Egypt acquits dozens of Muslim Brothers in several trials

Charged with violence after pro-Morsi sit-ins dispersed

18 December, 16:10

    Protest in Cairo after the clearing of a Muslim Bortherhood demonstration in the Rabaa Square which followed the ouster of Mohammed Morsi from the Presidency (archive photo) Protest in Cairo after the clearing of a Muslim Bortherhood demonstration in the Rabaa Square which followed the ouster of Mohammed Morsi from the Presidency (archive photo)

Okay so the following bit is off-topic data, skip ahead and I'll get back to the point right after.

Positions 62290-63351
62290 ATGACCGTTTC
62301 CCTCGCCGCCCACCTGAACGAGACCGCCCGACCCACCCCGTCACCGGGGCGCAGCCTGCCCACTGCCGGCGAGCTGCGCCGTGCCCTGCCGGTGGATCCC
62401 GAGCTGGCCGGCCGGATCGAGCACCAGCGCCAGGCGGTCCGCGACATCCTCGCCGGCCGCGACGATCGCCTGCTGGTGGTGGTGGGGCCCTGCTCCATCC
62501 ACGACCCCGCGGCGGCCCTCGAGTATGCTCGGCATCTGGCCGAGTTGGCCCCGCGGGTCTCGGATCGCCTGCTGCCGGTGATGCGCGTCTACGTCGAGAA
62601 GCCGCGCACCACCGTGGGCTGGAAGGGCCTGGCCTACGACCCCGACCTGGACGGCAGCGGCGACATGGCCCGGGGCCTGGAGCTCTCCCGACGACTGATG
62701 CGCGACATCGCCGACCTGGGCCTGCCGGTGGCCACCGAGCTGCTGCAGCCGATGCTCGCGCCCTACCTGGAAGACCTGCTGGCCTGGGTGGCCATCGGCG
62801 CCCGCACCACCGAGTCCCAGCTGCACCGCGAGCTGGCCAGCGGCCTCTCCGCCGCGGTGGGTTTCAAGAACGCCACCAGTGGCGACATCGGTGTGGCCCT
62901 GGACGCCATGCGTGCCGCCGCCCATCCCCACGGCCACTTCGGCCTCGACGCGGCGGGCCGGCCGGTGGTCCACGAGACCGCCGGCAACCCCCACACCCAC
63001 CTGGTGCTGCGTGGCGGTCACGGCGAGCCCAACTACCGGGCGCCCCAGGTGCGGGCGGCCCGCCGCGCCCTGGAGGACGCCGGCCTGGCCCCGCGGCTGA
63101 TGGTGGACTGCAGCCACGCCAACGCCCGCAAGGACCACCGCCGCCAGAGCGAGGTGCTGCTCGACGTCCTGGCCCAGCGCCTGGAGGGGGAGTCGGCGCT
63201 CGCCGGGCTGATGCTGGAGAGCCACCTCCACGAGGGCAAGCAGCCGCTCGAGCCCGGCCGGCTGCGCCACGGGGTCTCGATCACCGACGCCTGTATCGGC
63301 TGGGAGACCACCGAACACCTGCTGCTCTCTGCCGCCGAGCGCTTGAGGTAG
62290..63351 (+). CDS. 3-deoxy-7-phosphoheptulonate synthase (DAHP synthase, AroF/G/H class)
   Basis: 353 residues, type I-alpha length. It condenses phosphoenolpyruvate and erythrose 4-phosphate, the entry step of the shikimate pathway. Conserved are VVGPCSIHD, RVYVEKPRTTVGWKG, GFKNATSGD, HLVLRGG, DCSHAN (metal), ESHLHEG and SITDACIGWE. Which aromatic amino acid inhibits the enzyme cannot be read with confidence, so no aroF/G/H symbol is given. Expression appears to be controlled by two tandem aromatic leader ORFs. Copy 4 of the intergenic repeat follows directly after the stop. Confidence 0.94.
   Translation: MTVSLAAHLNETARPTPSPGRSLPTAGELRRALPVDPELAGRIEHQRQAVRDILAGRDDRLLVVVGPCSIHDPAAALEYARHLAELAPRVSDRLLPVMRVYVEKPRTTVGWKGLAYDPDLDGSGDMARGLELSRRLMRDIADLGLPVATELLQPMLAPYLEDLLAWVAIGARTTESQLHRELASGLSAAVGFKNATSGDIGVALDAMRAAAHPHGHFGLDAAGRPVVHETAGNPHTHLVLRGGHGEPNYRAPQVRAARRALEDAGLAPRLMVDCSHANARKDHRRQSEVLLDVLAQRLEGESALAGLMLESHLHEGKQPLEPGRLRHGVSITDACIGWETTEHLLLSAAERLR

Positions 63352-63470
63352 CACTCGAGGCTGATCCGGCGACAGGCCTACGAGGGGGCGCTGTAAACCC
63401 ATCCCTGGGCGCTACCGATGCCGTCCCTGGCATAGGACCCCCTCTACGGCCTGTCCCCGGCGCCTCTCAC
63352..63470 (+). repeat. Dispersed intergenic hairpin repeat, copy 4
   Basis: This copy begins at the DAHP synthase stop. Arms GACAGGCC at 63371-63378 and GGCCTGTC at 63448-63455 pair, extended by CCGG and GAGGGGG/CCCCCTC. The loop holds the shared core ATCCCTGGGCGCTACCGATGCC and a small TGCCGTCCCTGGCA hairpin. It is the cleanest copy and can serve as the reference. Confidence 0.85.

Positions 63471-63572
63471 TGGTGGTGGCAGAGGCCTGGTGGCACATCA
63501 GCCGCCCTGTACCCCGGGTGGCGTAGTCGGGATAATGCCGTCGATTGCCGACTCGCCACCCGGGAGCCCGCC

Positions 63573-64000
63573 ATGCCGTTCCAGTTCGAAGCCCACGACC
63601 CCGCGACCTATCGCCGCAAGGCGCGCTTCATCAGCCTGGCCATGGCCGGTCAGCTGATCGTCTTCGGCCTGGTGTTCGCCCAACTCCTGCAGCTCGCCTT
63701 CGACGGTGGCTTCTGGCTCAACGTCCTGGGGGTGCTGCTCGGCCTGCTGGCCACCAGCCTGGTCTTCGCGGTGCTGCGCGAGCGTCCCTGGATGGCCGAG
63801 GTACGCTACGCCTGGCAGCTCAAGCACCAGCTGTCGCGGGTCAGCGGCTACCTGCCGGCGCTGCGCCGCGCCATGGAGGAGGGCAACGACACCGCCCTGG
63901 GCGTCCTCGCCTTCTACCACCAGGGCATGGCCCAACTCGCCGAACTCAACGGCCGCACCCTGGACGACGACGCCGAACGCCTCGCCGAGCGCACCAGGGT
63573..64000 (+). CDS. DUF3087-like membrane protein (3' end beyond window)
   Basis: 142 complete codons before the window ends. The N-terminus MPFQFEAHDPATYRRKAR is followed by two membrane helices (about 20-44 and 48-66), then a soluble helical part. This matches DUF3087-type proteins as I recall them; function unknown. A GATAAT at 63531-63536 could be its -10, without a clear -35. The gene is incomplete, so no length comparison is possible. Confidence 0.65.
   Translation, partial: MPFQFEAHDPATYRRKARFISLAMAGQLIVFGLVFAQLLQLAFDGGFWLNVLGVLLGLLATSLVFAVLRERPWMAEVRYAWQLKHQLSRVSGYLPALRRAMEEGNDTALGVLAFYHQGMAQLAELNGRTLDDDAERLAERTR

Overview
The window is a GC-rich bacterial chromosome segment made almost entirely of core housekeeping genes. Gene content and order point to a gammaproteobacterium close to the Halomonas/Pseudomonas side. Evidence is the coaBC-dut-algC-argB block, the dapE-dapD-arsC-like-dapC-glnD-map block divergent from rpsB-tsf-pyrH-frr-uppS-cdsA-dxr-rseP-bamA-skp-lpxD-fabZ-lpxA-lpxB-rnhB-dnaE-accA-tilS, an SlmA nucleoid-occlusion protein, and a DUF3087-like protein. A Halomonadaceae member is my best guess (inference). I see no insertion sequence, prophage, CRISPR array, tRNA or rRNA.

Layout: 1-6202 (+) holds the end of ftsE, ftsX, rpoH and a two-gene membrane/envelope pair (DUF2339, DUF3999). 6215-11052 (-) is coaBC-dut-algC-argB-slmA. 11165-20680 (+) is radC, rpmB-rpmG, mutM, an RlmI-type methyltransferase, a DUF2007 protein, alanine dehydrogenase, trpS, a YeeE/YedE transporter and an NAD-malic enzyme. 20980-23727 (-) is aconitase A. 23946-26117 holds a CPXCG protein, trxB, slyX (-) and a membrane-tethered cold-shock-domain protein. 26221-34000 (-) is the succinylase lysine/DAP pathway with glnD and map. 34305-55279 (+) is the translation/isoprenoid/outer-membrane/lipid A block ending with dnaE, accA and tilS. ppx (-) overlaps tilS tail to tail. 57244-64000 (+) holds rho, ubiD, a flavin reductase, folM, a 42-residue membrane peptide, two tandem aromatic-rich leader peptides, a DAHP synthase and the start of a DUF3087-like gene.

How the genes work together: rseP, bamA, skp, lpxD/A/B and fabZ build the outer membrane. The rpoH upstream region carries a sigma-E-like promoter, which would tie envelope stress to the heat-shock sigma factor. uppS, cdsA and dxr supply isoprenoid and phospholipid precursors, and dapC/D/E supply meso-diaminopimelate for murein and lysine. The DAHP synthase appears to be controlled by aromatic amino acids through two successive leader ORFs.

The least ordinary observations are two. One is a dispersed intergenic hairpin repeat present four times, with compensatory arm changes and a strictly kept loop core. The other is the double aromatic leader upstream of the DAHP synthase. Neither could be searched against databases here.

(ANSAmed) - CAIRO - Dozens of supporters of the ousted Islamist president Mohamed Morsi, charged with taking part in the violence following a deadly clearing of pro-Morsi sit-ins in Cairo in August 2013, were acquitted on Thursday in several different trials. The appeals court of Assyut, Middle Egypt, acquitted 66 members of the Muslim Brotherhood and sentenced 36 others to between 3 and 15 years in prison, said sources within the judiciary. Arrested immediately after the clearing of the pro-Morsi sit-ins at the Rabaa and Nahda squares in the Egyptian capital, the defendants were accused of setting fire to police stations, churches, shops and the Judges Club in Assyut. Another 30 Morsi supporters were acquitted by the Cairo court of appeals, as were about 100 (including 80 in absentia) by a court in Kafr Al-Sheikh, in the Nile Delta. The former were charged with violence in the Muqattam area - also after the pro-Morsi sit-ins were cleared in 2013 - while the latter had been accused of taking part in unauthorized protests over the past few months, report sources within the judiciary. The acquittals in the trials against members of the Muslim Brotherhood (MB), which was officially declared a ''terrorist organization'' a year ago, are a very rare occurrence in today's Egypt. Since Morsi was ousted by the military under current president Abdel Fattah Al-Sisi, thousands of MB supporters and leaders have been arrested. Hundreds have received sentences ranging from a few years in prison to the death penalty. While anti-government protests increased in Egypt in November (714 across the entire country, according to a report by the International Development Center), participation in unauthorized protests dropped sharply, in part due to often lethal repression by the police. The country is amidst preparations for the fourth anniversary of the January 25 anti-Mubarak uprising, and tension may rise in the coming weeks, especially after the recent acquittal of the former dictator in a trial in which he was charged with causing the death of hundreds of protestors during the 'Egyptian Spring'. Thursday's acquittals may be an attempt to mitigate tension.(ANSAmed).

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